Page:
The Times [£]: in a leader: The post-Leveson architecture of press regulation stands exposed as iniquitous and illiberal. Impress should get no further public funds. And press liberty should never again be treated by policymakers with such insouciant disregard. he post-Leveson architecture of press regulation stands exposed as iniquitous and illiberal. Impress should get no further public funds. And press liberty should never again be treated by policymakers with such insouciant disregard."

The Guardian in a leader: "Proceeding with Leveson 2 would raise the threat of press regulation while there is no sign of a regulatory framework for Silicon Valley firms that would make the polluter pay."

NUJ general secretary Michelle Stanistreet in a statement"Leveson Part 2 is unfinished business. It is vital that the public learns the extent of the unlawful conduct within News International and other publications. Recent settlements made by Trinity Mirror with individuals whose phones had been hacked demonstrate the industrial scale of the problem. The corporate cover-ups of phone hacking has resulted in costly litigation, significant payoffs to hacking victims at the same time as ruining the careers of many journalists who have been shafted by their employers. This has all served to damage trust in journalism and completing this inquiry would play a crucial role in restoring that trust."

Neville Thurlbeck‏ @nthurlbeck on Twitter: "Having witnessed Leveson One from close quarters as a participant, I found it skewed against the tabloid press and a waste of time and public money. The only beneficiaries were the wallets of a few sneering lawyers."

Hacked Off director Dr Evan Harris in a statement“This is probably the first time that a Government has over-ruled the views of the judicial Chair of a statutory Inquiry by cancelling an inquiry against his will. If this was any other industry the press would demanding that an inquiry must happen immediately, but when it is about them they applaud the cover-up of a cover up. The Government will find it very difficult to maintain this cover-up for long.”

Chris Williamson MP‏@DerbyChrisW on Twitter: "Today's statement in the House of Commons, formally closing the 2nd half of the #Leveson Inquiry, demonstrates beyond a shadow of a doubt that the Tories are in the pocket of the gutter press. But make no mistake #ChangeIsComing with the next Labour Govt."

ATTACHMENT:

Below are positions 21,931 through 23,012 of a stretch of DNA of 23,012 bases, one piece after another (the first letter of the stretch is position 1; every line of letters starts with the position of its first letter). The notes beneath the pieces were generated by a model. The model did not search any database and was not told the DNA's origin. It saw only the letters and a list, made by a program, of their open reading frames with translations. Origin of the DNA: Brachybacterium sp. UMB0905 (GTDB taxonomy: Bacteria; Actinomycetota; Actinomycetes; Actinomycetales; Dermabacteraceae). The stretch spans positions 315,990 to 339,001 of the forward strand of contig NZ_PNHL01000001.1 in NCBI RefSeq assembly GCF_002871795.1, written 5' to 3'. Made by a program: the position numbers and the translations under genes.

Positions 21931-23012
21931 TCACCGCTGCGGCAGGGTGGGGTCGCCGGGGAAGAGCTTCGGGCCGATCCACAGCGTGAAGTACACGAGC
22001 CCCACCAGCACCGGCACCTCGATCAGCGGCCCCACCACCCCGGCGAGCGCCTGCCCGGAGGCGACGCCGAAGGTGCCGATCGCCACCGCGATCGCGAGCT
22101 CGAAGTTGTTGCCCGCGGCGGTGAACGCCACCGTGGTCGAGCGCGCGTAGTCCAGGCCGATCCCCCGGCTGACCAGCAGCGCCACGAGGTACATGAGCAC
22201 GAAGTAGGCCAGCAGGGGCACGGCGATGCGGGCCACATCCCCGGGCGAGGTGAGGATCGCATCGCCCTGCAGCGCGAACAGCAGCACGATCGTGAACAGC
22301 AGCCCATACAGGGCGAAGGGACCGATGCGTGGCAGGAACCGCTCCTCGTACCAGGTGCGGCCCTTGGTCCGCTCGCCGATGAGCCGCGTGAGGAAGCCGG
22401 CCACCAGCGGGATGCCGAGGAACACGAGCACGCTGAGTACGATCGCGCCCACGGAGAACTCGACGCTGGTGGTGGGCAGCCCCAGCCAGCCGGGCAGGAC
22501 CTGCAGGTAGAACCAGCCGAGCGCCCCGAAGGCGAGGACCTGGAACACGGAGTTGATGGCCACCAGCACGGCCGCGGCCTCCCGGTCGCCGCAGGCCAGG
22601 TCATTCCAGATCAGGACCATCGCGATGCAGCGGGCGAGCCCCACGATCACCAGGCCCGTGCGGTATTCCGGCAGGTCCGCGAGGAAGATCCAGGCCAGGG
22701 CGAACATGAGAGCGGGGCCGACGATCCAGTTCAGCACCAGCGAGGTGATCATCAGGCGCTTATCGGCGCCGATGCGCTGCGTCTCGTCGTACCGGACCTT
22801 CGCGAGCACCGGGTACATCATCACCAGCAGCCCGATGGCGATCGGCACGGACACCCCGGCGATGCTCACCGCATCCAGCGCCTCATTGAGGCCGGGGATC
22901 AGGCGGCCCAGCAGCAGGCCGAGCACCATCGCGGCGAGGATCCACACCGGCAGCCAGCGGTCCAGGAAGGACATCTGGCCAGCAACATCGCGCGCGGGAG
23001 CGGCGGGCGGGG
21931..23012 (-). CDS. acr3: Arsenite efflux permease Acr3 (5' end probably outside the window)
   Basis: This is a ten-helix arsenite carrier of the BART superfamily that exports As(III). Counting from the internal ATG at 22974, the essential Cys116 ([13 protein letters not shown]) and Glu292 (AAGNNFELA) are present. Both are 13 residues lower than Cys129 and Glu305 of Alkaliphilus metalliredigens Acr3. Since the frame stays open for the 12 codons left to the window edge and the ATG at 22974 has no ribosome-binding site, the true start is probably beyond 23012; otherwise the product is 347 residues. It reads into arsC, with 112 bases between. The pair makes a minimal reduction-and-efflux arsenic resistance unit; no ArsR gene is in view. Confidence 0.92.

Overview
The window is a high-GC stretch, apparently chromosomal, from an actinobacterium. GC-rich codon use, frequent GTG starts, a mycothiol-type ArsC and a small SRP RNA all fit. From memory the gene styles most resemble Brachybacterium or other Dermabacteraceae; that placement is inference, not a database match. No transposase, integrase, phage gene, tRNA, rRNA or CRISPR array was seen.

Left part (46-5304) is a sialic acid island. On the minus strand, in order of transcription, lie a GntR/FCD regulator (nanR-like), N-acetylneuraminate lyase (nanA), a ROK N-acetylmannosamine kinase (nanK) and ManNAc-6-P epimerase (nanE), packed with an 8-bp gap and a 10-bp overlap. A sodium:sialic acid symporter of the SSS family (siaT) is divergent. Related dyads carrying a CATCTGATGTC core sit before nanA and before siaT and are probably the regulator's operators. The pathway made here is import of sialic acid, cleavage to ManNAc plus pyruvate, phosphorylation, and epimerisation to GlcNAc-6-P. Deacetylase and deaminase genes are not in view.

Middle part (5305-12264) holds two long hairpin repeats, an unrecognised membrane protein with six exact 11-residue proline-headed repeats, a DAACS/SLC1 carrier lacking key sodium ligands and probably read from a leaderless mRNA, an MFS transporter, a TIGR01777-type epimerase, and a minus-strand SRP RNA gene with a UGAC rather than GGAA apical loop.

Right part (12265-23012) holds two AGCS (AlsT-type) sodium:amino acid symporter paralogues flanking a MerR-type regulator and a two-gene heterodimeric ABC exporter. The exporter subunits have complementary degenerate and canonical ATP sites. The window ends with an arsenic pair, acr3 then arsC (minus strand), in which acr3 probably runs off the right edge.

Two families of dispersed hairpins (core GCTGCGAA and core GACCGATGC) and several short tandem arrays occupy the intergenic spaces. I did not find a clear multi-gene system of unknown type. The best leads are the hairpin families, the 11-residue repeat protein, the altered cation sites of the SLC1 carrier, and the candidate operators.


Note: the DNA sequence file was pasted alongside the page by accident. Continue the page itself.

Culture secretary Matt Hancock, in his Commons statement on scrapping Leveson 2 and aiming to repeal Section 40, as reported by HoldTheFrontPage“Our local papers, in particular, are under severe pressure. Local papers help to bring together local voices and shine a light on important local issues – in communities, in courtrooms, in council chambers. And as we devolve power further to local communities, they will become even more important. And yet, over 200 local newspapers have closed since 2015, including two in my own constituency. There are also new challenges, that were only in their infancy back in 2011. We have seen the dramatic and continued rise of social media, which is largely unregulated. And issues like clickbait, fake news, malicious disinformation and online abuse, which threaten high quality journalism. A foundation of any successful democracy is a sound basis for political discourse. This is under threat from these new forces that require urgent attention. These are today’s challenges and this is where we need to focus.”

Olly Duff in the I: "The two most powerful publishers on Earth, Google and Facebook, have created a socially destructive news ecosystem in the UK that imperils thousands of titles. This includes small publishers vital to the communities they serve, as well as national newsrooms needed to scrutinise the most powerful interests. Digital advertising revenue is siphoned off by the tech giants with no recompense for the “content” shared. With every passing month newspapers shutter their doors. This is unsustainable, a crisis for our democracy and society. The Culture Secretary, Matt Hancock, wants a solution, and has announced a review into the future sustainability of news publishers. Without lasting change here, Britain’s brilliant investigative journalism will become an anachronism, harming us all."